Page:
His first stop is Lord Howe Island, where the pace of life is slow and the population is a steady 350. He also visits Norfolk Island, Australia's most easterly territory and the remotest island on Martin's journey.
The actor begins the next part of his journey on Mundoo Island, which has provided shelter and a way of life for five generations of one farming family. Martin Clunes joins Colin and Sally Grundy for a day of cattle mustering. He also explores Phillip Island, one of Australia's favourite playgrounds, then heads south to King Island, in the blustery Bass Strait between Tasmania and mainland Australia. Martin completes his odyssey with a visit to see one of the region's most iconic creatures, the Tasmanian Devil
2017 • Travel
In this episode Martin travels to the Tiwi Islands, swims with a whale shark, and visits the Houtman Abrolhos, a string of over 100 little islands. Martin Clunes also samples life on Rottnest Island, which has long been a playground retreat for mainland visitors.
David Thompson was a Briton who helped change the face of Canada. He mapped nearly four million square miles of North America. This would be an impressive feat today - in the 1800s it was, quite simply, staggering. Thompson effectively paved the way for trade from coast to coast in Canada, strengthening the status of the country and defining the borders that kept Canada independent from the US. Ray explores Thompson's footsteps across the Rocky Mountains to the Pacific Coast. He draws on a new set of bushcraft skills and local knowledge, and explores the mapping techniques used by Thompson.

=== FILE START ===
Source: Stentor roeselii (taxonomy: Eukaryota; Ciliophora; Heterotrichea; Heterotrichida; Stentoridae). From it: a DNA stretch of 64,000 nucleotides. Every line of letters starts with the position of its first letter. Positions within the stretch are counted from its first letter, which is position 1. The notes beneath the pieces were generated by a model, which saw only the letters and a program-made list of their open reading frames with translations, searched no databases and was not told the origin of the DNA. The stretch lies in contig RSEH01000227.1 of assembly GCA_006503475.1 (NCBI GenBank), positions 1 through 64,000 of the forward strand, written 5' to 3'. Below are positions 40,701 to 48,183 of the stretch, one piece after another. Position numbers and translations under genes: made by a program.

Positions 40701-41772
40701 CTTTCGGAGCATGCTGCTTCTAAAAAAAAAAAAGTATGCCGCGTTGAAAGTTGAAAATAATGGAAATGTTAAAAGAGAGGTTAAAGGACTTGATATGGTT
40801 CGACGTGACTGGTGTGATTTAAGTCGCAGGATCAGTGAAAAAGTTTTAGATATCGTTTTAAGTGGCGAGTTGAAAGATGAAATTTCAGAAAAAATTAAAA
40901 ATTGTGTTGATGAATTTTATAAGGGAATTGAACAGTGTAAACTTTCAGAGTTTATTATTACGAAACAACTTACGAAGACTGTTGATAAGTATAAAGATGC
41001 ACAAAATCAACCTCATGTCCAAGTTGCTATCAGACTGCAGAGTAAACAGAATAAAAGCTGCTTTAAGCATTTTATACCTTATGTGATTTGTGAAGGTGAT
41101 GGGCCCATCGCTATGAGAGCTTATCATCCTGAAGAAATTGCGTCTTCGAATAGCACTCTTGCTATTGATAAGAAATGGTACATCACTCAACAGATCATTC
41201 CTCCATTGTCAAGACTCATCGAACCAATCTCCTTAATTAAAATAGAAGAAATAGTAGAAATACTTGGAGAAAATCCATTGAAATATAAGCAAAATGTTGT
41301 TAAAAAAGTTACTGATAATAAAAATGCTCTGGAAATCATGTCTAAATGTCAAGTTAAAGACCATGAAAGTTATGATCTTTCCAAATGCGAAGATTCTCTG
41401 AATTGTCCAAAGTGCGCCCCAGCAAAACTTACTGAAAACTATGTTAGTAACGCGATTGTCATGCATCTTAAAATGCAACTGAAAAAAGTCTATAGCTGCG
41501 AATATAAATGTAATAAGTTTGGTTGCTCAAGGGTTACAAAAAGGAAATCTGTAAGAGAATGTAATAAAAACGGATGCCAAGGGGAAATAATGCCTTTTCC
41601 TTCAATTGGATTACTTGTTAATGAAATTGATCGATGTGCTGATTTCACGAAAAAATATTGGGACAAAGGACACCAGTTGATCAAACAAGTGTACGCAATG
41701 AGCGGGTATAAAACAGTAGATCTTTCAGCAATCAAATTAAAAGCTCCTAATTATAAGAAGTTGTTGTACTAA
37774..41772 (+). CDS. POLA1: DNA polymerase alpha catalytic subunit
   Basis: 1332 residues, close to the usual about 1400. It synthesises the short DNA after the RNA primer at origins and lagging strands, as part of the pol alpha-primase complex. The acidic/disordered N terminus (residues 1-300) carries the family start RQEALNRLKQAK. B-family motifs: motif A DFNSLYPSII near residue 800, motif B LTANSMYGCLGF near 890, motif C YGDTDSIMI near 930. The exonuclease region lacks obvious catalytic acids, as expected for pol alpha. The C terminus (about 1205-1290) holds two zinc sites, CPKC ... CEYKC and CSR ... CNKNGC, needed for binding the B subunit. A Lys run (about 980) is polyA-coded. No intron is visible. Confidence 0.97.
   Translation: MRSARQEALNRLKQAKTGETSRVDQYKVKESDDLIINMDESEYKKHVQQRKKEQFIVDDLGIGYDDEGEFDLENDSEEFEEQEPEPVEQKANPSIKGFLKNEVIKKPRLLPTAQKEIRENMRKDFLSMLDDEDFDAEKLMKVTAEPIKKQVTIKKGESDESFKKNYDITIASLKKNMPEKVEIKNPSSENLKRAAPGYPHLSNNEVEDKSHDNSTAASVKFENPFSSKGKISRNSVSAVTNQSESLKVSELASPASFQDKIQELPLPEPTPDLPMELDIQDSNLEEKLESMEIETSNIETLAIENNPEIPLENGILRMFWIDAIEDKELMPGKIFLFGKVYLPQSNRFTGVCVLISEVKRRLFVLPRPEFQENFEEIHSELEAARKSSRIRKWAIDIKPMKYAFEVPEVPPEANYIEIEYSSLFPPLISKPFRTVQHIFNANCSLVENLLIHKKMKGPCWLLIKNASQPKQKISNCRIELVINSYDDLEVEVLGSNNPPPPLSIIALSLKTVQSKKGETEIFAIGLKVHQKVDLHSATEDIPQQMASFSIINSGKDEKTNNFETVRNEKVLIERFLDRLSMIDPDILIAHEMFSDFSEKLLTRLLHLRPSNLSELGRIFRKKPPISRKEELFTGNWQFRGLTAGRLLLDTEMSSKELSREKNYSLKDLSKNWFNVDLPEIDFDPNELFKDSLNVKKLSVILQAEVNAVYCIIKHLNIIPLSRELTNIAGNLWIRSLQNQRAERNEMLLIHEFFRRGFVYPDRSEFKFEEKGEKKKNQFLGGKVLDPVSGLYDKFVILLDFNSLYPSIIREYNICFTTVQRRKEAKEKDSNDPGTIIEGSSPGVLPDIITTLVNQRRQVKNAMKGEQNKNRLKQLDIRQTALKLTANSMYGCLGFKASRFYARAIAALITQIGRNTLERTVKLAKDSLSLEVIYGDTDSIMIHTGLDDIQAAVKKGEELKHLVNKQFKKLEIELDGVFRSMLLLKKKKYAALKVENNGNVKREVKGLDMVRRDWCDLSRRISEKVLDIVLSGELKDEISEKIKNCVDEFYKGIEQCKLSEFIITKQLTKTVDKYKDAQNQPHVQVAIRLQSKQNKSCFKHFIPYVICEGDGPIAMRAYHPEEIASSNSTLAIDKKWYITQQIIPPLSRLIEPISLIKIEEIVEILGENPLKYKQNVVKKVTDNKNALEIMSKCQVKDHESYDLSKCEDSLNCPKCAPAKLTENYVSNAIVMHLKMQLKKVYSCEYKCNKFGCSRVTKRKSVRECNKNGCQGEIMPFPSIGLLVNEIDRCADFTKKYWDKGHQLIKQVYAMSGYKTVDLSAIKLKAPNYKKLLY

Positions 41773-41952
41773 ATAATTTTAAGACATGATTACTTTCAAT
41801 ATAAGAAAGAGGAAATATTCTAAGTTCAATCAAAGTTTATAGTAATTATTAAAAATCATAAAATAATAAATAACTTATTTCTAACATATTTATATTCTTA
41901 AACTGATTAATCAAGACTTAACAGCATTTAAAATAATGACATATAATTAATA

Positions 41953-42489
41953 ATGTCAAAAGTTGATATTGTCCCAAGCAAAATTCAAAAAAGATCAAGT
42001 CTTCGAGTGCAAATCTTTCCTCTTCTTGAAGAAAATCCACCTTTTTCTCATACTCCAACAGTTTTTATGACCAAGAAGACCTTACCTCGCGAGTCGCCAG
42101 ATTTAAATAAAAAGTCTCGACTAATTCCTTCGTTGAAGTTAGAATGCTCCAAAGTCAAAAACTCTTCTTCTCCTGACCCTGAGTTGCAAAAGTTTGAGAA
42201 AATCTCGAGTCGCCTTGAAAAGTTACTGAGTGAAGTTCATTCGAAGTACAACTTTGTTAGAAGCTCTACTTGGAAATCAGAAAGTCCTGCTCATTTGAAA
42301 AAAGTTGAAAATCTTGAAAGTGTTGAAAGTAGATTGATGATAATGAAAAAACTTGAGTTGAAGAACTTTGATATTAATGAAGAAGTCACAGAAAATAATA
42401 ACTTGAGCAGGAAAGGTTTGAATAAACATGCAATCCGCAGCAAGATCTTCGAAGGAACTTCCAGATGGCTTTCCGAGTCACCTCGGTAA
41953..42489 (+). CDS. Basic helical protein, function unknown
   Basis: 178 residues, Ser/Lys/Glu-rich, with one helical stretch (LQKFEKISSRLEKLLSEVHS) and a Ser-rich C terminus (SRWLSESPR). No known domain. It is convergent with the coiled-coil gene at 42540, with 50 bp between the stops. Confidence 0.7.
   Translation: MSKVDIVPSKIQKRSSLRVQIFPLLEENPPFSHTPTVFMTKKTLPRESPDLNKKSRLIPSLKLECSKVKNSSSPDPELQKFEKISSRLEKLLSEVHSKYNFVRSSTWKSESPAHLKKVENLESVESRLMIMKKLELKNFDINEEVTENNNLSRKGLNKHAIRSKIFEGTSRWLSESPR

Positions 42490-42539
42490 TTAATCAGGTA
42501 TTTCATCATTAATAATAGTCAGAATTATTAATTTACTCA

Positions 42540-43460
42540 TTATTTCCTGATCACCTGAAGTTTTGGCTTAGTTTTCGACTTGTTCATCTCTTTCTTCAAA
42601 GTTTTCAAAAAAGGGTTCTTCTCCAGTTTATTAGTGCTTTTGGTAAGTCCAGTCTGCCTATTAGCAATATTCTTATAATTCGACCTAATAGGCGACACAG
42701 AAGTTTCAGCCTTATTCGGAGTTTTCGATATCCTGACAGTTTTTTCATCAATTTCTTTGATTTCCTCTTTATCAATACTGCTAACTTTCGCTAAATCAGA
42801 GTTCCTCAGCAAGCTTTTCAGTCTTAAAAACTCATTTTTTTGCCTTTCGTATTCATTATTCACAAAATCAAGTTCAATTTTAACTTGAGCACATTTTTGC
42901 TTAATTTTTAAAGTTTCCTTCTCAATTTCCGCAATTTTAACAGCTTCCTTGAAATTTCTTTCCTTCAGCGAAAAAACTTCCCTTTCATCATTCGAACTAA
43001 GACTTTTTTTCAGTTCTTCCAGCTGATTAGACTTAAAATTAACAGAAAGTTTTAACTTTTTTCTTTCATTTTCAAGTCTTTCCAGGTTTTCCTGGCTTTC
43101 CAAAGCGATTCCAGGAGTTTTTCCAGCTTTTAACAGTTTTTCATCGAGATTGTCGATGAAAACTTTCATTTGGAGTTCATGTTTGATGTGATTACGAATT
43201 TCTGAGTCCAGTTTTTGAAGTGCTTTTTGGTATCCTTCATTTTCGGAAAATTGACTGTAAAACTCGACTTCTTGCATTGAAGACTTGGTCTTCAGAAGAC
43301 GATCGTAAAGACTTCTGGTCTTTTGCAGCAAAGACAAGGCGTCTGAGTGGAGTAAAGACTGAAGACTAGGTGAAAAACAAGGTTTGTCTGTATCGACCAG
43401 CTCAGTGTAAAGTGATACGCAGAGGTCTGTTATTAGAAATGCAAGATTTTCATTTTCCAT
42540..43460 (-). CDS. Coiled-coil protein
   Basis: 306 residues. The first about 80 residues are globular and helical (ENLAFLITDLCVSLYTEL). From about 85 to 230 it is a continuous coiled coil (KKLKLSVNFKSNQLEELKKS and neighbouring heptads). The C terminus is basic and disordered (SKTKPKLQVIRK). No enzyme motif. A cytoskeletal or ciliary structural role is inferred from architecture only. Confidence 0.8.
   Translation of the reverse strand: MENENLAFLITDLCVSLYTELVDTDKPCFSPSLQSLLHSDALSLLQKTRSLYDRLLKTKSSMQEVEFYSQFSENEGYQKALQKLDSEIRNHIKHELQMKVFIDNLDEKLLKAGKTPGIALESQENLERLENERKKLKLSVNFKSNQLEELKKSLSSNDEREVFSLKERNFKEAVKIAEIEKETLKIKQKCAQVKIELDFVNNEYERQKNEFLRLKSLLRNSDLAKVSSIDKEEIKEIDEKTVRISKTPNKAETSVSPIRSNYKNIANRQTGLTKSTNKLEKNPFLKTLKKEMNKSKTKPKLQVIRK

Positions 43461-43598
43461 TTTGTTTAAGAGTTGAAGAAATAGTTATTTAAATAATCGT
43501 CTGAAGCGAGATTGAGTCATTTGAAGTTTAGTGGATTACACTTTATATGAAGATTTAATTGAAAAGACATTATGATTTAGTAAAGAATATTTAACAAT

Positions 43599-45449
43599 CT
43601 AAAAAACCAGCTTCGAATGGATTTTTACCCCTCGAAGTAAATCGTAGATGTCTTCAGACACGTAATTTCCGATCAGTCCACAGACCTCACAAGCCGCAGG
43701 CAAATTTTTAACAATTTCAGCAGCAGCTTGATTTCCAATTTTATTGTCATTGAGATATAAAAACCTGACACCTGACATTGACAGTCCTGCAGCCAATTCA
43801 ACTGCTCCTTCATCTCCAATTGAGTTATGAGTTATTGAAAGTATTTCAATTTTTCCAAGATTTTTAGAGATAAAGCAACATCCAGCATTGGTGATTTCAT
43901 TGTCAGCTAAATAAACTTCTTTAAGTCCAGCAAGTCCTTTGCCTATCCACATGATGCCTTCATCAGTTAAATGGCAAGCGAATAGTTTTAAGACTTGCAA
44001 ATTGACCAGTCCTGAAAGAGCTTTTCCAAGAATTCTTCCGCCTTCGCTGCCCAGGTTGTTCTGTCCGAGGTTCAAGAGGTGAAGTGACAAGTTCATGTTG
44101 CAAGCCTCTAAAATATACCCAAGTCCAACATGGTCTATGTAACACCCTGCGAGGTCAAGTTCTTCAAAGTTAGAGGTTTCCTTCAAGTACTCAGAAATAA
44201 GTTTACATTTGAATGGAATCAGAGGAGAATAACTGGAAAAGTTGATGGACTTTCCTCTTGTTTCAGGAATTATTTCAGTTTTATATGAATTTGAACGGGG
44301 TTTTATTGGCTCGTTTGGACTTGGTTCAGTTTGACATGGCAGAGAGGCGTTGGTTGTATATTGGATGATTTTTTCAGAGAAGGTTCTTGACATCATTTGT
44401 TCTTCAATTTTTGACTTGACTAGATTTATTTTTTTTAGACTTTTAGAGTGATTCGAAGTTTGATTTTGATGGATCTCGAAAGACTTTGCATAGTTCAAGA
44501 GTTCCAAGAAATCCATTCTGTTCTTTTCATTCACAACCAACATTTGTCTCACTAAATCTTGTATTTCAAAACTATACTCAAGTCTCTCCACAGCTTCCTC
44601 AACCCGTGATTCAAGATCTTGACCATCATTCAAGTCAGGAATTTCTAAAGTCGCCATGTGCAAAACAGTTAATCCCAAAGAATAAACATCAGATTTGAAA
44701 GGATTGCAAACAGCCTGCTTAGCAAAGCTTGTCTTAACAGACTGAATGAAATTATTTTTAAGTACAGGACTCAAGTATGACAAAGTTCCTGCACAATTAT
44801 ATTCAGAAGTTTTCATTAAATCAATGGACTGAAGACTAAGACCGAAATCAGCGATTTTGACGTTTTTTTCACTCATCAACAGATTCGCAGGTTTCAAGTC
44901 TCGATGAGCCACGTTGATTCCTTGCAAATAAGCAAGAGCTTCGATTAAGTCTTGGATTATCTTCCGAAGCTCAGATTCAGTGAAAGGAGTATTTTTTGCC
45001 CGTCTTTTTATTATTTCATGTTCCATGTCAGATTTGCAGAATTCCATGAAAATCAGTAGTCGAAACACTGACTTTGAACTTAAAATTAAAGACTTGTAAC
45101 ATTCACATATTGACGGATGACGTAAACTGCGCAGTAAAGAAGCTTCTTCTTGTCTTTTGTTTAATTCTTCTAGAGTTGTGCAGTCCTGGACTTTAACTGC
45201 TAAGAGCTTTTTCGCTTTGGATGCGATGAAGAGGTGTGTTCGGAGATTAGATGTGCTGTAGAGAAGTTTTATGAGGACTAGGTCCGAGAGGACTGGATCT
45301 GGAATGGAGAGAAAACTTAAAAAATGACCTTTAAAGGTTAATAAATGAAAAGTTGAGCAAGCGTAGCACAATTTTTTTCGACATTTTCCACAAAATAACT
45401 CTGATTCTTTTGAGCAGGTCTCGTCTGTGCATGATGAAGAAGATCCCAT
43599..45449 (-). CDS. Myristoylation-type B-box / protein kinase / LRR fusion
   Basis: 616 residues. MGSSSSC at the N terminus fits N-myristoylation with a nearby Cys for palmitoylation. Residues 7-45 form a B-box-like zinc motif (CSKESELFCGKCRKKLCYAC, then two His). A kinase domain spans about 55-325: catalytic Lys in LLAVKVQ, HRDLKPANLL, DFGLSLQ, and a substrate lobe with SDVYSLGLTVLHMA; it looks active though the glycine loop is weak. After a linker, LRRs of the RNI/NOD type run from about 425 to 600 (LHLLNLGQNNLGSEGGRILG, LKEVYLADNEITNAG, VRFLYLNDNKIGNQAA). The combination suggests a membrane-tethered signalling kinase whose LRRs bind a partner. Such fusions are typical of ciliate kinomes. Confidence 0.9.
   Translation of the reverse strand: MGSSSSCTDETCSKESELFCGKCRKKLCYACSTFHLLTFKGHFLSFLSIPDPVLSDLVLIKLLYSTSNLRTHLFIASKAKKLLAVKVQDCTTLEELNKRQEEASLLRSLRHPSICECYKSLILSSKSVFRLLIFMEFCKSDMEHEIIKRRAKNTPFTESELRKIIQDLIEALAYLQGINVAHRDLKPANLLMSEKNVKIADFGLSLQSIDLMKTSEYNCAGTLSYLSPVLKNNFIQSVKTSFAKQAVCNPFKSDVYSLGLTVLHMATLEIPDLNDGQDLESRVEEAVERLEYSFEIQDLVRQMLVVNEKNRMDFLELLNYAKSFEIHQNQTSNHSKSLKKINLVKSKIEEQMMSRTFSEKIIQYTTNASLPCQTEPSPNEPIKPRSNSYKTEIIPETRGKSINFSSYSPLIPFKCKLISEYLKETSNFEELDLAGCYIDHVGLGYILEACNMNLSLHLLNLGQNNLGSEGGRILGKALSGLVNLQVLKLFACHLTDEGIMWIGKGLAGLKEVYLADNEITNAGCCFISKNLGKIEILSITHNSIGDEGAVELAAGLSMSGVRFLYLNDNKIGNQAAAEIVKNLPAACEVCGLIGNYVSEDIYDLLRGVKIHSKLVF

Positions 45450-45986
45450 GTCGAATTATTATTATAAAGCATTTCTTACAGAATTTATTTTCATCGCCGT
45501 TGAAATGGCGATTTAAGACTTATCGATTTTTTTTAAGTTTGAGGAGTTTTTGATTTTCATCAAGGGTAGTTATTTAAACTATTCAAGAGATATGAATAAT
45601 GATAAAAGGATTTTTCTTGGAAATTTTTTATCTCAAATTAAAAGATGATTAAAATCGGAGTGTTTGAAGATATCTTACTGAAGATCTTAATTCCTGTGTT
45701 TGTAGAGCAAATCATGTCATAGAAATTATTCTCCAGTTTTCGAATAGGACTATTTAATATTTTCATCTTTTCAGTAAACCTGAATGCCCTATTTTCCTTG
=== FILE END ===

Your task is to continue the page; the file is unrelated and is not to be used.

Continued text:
Colin Stafford-Johnson begins his Atlantic journey exploring the ancient ruins and wildlife of the Skellig Rocks - stormbound ocean pinnacles off the south western corner of Ireland, where early Christian monks built a monastery on the summit almost 1,500 years ago. His journey ends in Clew Bay, an iconic inlet halfway up Ireland's west coast and the place Colin chose to make his home.
Simon Reeve visits the tropical Indian Ocean Islands of Madagascar, Mauritius and the Seychelles on the second leg of his journey. Amid the paradise of coral reefs and jungles full of spectacular wildlife, Simon witnesses some of the threats to the Ocean.
Japan's central island of Honshu is home to over 100 million people, and its biggest city, Tokyo, is one of the largest urban metropolises on earth. But it has a wild heart - most of Honshu is mountainous. This wilderness is home to an astonishing range of wildlife - black bears, monkeys, exquisite fireflies and even cow demons. But all across this island, from the mountains to the edge of the sea, people and nature are drawn together in the most unexpected ways.
His journey begins in the vast Boreal Forest at the heart of Canada. This is a place where knowledge and experience are still far more important than the equipment you carry, a place left alone for centuries before Europeans arrived. Ray explores the wonder of this special forest, learns about the people who called it home and unlocks the secrets of this forgotten world. This is a land where knowledge of bushcraft is not just desirable, it is essential.